Since 2018 Democrats have attempted to propose legislation to establish the minimum age of marriage in the state as 18-years-old, but it never made any progress. Now that they are in the majority, lawmakers have reintroduced the bill with hopes that it will make progress this time around. 

This story also appeared in Bridge Michigan

Michigan currently doesn’t have a minimum age requirement for marriage. If a 16-year-old wants to get married, that person could with the written consent of one parent or guardian. But younger children must get permission from a judge in addition to written consent from a parent. 

Between 2000 and 2021, over 5,400 children – some as young at 14-years-old – have been married in Michigan. Ninety-five percent of those marriages were between adolescent girls and older men, Unchained at Last, an organization that advocates for ending child marriage, reported.

“Marriage is a really serious contract and shouldn’t be entered into lightly,” said Rep. Julie Brixie (D-Okemos) who is one of the sponsors for the bill. The bill, she said, “will have an impact on primarily girls being coerced into marital contracts before they’re of age.” 

Advocates of ending child marriage including Rep. Kara Hope (D-Holt) and Sen. Anthony (D-Lansing) held a press conference on March 16 where Courtney Kosnik of Sterling Heights, detailed her experience being married at 16-years-old.  

“Unfortunately I also did not have a parent who understood what she was asking me to do,” Kosnik said during the press conference. “We were poor and he came from a better-off family.”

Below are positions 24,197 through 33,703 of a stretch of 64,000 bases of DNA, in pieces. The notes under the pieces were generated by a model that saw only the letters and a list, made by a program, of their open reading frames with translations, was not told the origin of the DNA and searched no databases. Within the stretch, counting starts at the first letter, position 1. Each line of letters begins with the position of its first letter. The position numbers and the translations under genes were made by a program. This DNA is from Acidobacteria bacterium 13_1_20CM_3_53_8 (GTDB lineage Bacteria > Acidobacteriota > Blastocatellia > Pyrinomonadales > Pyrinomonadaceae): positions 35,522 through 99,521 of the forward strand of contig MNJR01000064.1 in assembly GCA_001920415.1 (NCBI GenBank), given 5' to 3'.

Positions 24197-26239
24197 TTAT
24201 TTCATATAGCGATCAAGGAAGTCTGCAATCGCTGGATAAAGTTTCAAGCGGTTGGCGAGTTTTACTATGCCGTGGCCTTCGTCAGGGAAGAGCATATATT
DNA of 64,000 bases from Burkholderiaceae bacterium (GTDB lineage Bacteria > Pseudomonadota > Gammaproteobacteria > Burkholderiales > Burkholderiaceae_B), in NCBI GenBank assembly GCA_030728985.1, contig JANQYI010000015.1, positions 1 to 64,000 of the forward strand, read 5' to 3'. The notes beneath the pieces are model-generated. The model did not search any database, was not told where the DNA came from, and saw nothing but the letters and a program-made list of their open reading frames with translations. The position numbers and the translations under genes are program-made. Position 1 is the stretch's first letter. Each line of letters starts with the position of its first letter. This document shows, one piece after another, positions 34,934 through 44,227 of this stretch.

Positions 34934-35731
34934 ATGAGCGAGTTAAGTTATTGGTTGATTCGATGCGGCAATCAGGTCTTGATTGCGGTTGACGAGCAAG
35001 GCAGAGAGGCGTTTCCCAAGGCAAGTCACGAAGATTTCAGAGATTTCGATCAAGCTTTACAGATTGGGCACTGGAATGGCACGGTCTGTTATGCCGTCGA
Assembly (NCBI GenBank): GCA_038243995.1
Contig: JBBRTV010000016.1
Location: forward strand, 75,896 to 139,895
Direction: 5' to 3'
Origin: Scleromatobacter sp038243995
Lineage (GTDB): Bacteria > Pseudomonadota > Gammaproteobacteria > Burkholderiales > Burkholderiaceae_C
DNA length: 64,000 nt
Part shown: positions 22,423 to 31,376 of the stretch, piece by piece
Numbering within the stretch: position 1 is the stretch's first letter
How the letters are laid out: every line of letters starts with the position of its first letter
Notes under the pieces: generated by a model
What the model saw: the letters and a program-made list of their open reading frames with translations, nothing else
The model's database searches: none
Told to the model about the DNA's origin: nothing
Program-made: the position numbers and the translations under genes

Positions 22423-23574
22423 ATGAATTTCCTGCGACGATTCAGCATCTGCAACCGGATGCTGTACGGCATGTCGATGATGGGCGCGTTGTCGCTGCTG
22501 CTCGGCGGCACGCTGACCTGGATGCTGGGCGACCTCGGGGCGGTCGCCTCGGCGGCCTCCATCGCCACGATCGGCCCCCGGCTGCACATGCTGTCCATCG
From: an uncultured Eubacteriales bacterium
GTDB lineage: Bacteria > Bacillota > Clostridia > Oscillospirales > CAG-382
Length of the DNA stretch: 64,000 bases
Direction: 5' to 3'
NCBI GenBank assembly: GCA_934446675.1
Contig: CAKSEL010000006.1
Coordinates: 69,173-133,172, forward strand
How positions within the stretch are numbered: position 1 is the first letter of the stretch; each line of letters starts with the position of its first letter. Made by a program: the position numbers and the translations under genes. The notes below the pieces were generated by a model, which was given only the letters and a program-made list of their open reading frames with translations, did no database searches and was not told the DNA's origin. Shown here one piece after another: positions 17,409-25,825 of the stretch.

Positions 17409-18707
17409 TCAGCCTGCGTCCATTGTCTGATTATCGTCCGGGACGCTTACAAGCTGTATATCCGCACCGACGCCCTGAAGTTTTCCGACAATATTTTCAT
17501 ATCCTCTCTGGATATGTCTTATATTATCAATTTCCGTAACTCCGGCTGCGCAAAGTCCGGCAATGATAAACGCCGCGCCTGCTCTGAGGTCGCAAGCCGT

Kosnik was married to a 28-year-old man and she went through physical, emotional and sexual abuse for 23 years, she said. “I lost precious years of my life to a situation that should’ve never been allowed to occur.” 

Sen. Sarah Anthony (D-Lansing) introduced a similar bill in 2018 as a state representative, that would make marriage void if both parties were younger than 18-years-old, but it died in committee. 

Rep. Kara Hope (D-Holt), who is one of the sponsors of the new bill, told Bridge it died the first time around because Republicans wanted exceptions included for minors who were pregnant or emancipated. 

Graham Filler (R-Duplain Township) who has also sponsored bills that would end child marriage in the past, was one who wanted exceptions. Bridge reached out to him for comment, but he could not be reached before publication of this article. His office confirmed that he supports ending child marriage. 

As for Hope,“we proposed a bill with no exceptions,” she said. “Just because (a kid) happens to be emancipated doesn’t mean that they’re ready for marriage. Their status as an emancipated minor doesn’t prevent them from being abused.” 

If a child does get married, they are automatically emancipated, according to state law. Parents no longer have an obligation to financially support their emancipated minor, which is one of the reasons why minors are forced into marriage, Fraidy Reiss, founder and executive director of Unchained at Last, told Bridge. 

“We have seen parents marry off their child forcefully so that they can get out of a child support obligation or get out of a child custody battle,” she said. “Once a child is emancipated, none of that is relevant anymore.” Reiss herself experienced a forced marriage to a stranger in her ultra-Orthodox Jewish community in New York City.

Opponents of the bill argue that children who become pregnant at a young age should be allowed to marry because it provides more stability for the child. 

According to the United Nation, girls who are forced into marriage most likely become pregnant at a young age which puts them at more risk of complications during their pregnancy or childbirth. 

“Any year that goes by that we allow child marriage is a year that we’ve failed kids in Michigan,” said Hope. “It [child marriage] certainly is sexual abuse and there is no reason for the state of Michigan to allow this to continue.”

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